Radiator problems


The radiator in our bathroom constantly needs bleeding. In comparison to the other radiators it looks relatively new and has standard valves.
All other rads are fine but we keep getting air in this one. Any idea what could be causing it and a solution?
Paul
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what
air. If the system has been refilled within the last year it may just be air dissolved in the water coming out. Hopefully it will cease eventually. Ensure that the pump is off when you bleed otherwise you may draw air into the system. TonyB
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Thanks Tony,
I think it probably is the highest one on the system (along with the bedroom one). We haven't re-filled the system in the last year (unless removing a downstairs rad for decorating counts?).

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==============Do a quick check on all the valve nuts - one might be drawing in a little air. Test each to see if they need a slight 'nipping up'.
Cic.
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This one keeps on cropping up. There's no way that any loose nut etc should draw air in. Anything loose usually leaks.Well that's been my experience. Anyway, is it the nearest one to the boiler? That's usually the one that gets the air. Most importantly though it seems as if the system could be drawing in air. I replied to a post a couple of weeks ago explaining this. The feed and expansion pipes should be fitted such that when the system is running there is virtually no pressure difference between the two. If there is, you could either get water pumping over if it has positive pressure or sucking air in if it has negative pressure. You could try slowing the pump down to its slowest setting. This often fixes the problem. If not you should get it sorted as air in the sytem will corrode it much faster than having no air. Actually, with no air it should last forever within reason. Its the oxygen in the air that causes the black rust you often see in central heating systems. There is a device available which traps air and sends it up the vent pipe but the feed is also connected to it which ensures there is no pressure differential between the feed and expansion. Have a look at: http://www.screwfix.com/app/sfd/cat/pro.jsp?cId 0126&ts441&id641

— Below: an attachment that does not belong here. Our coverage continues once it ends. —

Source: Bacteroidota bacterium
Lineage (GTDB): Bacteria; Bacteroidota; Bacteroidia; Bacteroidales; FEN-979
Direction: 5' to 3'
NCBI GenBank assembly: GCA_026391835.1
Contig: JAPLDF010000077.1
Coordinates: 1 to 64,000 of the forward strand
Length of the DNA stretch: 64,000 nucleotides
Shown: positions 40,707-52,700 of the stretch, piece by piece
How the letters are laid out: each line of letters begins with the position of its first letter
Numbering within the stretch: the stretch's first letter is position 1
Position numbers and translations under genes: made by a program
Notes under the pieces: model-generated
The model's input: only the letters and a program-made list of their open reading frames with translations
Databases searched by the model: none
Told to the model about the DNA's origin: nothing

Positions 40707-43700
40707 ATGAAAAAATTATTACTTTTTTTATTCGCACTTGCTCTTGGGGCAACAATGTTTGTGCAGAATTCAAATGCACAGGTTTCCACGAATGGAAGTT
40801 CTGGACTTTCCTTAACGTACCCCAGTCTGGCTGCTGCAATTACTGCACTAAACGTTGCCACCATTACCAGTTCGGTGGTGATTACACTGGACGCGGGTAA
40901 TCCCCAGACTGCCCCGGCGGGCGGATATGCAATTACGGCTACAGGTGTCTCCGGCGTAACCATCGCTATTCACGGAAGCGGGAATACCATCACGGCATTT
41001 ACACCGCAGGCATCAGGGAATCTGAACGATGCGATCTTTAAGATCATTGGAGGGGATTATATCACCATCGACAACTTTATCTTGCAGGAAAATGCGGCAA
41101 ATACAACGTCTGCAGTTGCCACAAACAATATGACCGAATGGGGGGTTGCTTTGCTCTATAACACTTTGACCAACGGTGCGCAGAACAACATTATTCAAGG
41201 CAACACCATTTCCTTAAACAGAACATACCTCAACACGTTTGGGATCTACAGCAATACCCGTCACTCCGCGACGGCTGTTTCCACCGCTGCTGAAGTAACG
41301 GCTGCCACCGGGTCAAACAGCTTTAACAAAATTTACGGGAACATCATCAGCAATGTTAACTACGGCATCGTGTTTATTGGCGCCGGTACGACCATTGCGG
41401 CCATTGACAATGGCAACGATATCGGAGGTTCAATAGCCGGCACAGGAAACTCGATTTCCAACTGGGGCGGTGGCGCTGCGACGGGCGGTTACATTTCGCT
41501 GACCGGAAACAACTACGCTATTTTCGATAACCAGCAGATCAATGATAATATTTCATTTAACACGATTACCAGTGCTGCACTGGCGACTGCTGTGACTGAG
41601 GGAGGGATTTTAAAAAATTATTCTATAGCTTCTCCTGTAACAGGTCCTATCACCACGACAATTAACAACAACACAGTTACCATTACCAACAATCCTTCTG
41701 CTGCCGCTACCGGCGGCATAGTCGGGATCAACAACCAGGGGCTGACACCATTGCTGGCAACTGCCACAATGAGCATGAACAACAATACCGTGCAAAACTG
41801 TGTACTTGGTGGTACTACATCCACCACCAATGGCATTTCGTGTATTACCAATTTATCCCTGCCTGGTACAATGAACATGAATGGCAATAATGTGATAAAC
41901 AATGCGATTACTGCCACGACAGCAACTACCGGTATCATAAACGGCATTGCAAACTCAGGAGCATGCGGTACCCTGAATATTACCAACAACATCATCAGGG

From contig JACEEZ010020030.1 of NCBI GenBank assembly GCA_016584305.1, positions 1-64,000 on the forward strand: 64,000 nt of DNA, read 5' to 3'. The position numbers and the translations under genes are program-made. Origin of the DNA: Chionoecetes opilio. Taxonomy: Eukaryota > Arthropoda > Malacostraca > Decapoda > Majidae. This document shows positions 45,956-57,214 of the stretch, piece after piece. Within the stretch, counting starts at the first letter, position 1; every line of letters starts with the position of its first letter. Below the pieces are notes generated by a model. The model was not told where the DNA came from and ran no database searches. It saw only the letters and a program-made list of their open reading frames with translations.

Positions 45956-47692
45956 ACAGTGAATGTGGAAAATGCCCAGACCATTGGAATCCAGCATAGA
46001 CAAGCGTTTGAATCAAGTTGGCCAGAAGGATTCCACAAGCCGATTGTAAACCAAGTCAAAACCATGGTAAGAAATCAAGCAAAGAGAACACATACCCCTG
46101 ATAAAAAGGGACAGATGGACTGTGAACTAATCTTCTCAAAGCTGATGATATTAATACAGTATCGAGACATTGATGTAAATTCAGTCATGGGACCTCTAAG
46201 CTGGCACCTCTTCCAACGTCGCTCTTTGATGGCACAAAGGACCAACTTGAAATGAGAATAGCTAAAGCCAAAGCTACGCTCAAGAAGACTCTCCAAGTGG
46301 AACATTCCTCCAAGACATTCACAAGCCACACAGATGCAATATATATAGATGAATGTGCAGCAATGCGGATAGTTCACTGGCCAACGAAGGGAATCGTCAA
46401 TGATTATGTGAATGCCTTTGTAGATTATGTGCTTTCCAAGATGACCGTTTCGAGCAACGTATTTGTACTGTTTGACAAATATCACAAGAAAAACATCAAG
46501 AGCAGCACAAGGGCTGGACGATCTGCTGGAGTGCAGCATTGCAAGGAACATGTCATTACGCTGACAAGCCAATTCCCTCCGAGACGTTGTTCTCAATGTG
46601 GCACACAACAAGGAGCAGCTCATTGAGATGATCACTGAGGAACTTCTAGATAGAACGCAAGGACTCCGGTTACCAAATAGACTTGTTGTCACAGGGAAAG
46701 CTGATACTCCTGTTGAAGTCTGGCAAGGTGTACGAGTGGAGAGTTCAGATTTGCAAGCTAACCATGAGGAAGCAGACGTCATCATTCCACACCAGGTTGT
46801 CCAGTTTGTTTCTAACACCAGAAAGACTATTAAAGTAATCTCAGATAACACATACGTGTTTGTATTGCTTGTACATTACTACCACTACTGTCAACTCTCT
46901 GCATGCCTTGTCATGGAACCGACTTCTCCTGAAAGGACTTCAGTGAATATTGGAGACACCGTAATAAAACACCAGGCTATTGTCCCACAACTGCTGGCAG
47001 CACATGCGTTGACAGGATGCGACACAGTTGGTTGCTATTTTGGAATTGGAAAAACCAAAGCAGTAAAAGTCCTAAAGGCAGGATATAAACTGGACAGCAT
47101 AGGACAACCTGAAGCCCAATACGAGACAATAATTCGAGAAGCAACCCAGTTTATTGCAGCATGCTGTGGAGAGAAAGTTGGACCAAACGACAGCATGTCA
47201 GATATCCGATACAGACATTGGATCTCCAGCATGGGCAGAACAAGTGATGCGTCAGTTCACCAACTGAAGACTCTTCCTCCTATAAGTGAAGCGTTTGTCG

BTW, You say it looks fairly new. Could this be that the problem has been around for a while and this radiator has corroded to the point where it started to leak and so a new one had to be fitted. Just a thought.

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<snip>
==================A loose nut can let air in and the degree of looseness may mean that there is a barely perceptible weeping which may evaporate alsmost as soon as it appears.
A quick check on these nuts is certainly worthwhile if only as part of a general search for the source of air intake.
Cic.
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http://www.diyfaq.org.uk/plumbing/plumbingpage1.html#corrosion
Adam
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Actually, leaks in heating systems, even when the water is under pressure, will still suck in air. For a more detailed description, read http://groups.google.com/group/uk.d-i-y/msg/0fe52b674cf9ad5c?hl=en &
A vented system could be sucking air in through the expansion pipe. OP hasn't said if system is sealed or vented.
--
Andrew Gabriel

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